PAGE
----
On circuit court review, WED argued that the PSC failed to adequately assess whether the depreciation rates would provide WEPCO with sufficient funds for the decommissioning of the Point Beach facility in an environmentally safe manner. The circuit court concluded that the establishment of depreciation rates constituted agency action under sec. 1.11(2)(c), 9 and that contrary to sec. 1.11(2)(c), the PSC's preliminary environmental impact assessment did not adequately assess the consequences of the rates. See WED III.

We conclude that the PSC's establishment of depreciation rates is not an agency action of the kind for which WEPA requires the preparation of an EIS. WEPA requires agencies to assess the environmental consequences of their proposed actions. WED II. WEPA does not specify at what point in the process leading to proposed action an agency must prepare an EIS. Because WEPA was patterned after the National Environmental Policy Act (NEPA), federal cases interpreting NEPA are persuasive authority for the interpretation of WEPA. WED I, 69 Wis.2d at 11, 230 N.W.2d at 248.

In Kleppe v. Sierra Club, 427 U.S. 390, 96 S.Ct. 2718, 49 L.Ed.2d 576 (1976), the Sierra Club argued that § 102(2)(C) of NEPA 10 required the Interior Department to prepare an EIS discussing the effects of the development of coal reserves in a large region of the northern Great Plains. No "proposal" for action of a regional scope existed, but federal agencies contemplated a regional plan. The Court held that where there was no evidence in the record of an action or proposal for action, no EIS was required because "there ... (was) nothing that could be the subject of the analysis envisioned by the statute for an impact statement." Kleppe, 427 U.S. at 401, 96 S.Ct. at 2726. The Court added that "the contemplation of a project and the accompanying study thereof do not necessarily result in a proposal for major federal action ...." Kleppe, 427 U.S. at 406, 96 S.Ct. at 2728. Accord: Westinghouse Electric Corp. v. United States Nuclear Regulatory Commission, 598 F.2d 759, 777-78 (3rd Cir. 1979).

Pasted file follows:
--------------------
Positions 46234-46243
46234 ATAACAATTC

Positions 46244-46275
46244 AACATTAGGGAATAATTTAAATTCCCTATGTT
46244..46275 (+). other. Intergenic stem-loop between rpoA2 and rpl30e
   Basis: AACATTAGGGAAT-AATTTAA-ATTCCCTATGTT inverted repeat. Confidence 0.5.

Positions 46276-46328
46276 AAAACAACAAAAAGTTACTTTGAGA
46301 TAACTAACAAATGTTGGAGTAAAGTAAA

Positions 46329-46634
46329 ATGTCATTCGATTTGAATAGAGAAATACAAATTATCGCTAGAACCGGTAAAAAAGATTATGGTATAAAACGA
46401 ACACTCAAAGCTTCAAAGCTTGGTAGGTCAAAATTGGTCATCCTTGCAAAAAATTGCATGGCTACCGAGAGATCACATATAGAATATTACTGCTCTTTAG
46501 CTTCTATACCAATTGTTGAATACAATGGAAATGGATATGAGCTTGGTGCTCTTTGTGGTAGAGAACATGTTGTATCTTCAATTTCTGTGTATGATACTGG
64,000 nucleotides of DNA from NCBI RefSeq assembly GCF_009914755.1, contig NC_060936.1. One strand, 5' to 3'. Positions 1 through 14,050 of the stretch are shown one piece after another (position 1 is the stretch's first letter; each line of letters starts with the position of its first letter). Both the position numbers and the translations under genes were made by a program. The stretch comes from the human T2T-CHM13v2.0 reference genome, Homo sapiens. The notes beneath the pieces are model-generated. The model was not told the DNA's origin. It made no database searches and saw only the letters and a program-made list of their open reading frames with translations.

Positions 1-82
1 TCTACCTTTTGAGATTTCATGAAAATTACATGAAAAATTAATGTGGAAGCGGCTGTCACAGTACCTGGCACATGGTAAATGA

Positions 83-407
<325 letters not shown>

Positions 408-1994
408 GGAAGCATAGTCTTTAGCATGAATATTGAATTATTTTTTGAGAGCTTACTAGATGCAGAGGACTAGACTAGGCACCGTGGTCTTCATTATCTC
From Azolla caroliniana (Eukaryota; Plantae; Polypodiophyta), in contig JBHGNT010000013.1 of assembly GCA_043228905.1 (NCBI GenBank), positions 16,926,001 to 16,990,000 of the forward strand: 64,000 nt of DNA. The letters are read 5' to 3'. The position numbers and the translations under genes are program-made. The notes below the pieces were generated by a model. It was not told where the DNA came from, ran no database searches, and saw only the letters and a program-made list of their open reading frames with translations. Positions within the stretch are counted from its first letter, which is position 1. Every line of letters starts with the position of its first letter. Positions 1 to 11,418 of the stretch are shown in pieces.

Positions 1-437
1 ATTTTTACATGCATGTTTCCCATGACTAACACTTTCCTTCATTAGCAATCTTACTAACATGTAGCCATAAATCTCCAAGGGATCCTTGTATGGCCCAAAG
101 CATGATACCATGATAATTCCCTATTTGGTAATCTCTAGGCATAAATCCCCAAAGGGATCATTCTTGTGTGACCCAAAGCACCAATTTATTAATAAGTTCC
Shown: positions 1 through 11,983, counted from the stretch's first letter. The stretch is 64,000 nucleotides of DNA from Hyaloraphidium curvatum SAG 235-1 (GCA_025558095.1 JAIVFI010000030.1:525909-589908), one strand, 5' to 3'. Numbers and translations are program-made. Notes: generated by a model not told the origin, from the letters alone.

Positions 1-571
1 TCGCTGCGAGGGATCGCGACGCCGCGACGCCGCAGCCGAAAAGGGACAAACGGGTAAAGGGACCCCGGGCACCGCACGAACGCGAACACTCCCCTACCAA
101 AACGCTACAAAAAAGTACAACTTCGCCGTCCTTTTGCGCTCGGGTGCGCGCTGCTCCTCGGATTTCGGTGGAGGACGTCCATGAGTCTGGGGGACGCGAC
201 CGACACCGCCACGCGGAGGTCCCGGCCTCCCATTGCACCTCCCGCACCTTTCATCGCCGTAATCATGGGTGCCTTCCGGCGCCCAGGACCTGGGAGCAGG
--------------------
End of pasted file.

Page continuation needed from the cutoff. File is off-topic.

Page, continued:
The PSC, in this case, has proposed no decommissioning action. None of the methods by which decommissioning might proceed were approved, in part because federal regulations pertaining to decommissioning methods were not then in existence. 11 The depreciation rates were merely set in contemplation of eventual decommissioning. Additionally, there is no evidence in the record to show that WEPCO will be financially unable to safely decommission its Point Beach facility when decommissioning becomes necessary.

Kleppe, 427 U.S. at 414, 96 S.Ct. at 2732, also recognized that "practical considerations of feasibility might well necessitate restricting the scope of comprehensive (environmental impact) statements." Here, practical considerations limited the PSC's ability to prepare an EIS. Frederick Huebner, the administrator of the PSC's Accounts and Finance Division, was the only person to testify at the hearing at which the depreciation rates were considered. Huebner refused to testify as an expert on matters of nuclear physics, nuclear reactor engineering, or the biological and environmental effects of nuclear radiation. He was unable to form an opinion as to the technical and safety considerations involved in decommissioning. He noted that new information regarding decommissioning methods and nuclear waste disposal, as well as pending federal regulations governing decommissioning, would influence the costs of decommissioning. As a result, exact predictions of the cost of decommissioning were difficult to make. Finally, he stated that as new decommissioning information became available, the PSC could adjust depreciation rates and accounting methods accordingly.

We cannot conclude that the PSC's failure to set forth detailed facts bearing on the environmental impact that present depreciation rates would have on decommissioning was contrary to the requirements of WEPA. It is clear from Huebner's testimony that the PSC could not accurately predict decommissioning methods or costs. In WED V, 98 Wis.2d at 690, 298 N.W.2d at 208, we stated: "The duty of an agency to prepare an EIS does not require it to engage in remote and speculative analysis. ... Instead, the statute must be construed in the light of reason." (Citation omitted.) In the absence of information as to how decommissioning would proceed and how much it would cost, there were no factual predicates for the production of a meaningful preliminary impact assessment. 12